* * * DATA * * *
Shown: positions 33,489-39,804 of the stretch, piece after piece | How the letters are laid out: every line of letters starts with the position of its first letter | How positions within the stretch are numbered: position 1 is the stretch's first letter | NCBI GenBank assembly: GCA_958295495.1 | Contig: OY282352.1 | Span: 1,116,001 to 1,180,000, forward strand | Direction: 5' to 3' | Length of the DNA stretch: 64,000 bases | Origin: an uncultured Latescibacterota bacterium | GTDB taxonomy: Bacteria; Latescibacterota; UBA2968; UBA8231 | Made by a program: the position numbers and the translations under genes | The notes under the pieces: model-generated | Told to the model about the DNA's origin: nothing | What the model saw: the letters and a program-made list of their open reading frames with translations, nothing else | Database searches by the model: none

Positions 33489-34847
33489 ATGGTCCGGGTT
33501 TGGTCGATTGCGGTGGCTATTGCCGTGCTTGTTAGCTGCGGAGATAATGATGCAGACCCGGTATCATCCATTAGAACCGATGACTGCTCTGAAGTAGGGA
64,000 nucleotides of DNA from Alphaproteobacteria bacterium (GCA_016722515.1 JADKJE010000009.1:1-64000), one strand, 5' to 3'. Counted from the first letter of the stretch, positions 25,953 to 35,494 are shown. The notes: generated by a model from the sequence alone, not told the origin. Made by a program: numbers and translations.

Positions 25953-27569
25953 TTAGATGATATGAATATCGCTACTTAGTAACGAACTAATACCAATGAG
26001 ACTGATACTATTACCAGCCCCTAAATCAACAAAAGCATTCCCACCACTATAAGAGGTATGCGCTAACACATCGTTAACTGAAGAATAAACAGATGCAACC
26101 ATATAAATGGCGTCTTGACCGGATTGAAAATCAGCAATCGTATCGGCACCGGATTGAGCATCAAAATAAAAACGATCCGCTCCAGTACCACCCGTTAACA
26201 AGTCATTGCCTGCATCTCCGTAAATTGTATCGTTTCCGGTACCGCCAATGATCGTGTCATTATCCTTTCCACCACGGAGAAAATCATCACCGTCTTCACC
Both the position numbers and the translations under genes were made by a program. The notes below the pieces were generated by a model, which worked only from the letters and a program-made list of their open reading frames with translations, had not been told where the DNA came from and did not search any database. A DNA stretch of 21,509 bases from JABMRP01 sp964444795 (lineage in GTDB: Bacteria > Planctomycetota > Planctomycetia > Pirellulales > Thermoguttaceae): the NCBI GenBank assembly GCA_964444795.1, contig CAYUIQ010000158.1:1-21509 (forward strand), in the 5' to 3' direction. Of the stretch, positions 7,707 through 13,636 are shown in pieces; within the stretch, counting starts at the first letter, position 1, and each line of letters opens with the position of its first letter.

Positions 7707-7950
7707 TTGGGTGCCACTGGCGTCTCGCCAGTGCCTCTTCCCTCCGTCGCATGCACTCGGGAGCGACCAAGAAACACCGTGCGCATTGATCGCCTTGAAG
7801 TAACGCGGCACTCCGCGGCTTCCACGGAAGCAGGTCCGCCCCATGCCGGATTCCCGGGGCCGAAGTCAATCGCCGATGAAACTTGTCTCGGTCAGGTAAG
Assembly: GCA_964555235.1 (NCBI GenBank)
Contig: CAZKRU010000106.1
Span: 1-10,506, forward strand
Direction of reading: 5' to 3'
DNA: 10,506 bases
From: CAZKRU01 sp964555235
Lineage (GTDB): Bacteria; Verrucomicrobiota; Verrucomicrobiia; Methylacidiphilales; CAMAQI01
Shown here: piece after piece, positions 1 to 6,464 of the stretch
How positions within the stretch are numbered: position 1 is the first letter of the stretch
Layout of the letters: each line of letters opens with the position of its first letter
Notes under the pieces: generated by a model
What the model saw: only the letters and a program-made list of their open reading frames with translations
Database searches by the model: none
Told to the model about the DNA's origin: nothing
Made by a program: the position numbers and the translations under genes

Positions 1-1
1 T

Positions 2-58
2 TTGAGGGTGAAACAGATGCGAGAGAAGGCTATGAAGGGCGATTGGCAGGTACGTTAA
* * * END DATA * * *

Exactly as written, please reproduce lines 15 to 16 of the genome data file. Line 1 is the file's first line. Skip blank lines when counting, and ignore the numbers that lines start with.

Assembly: GCA_964555235.1 (NCBI GenBank)
Contig: CAZKRU010000106.1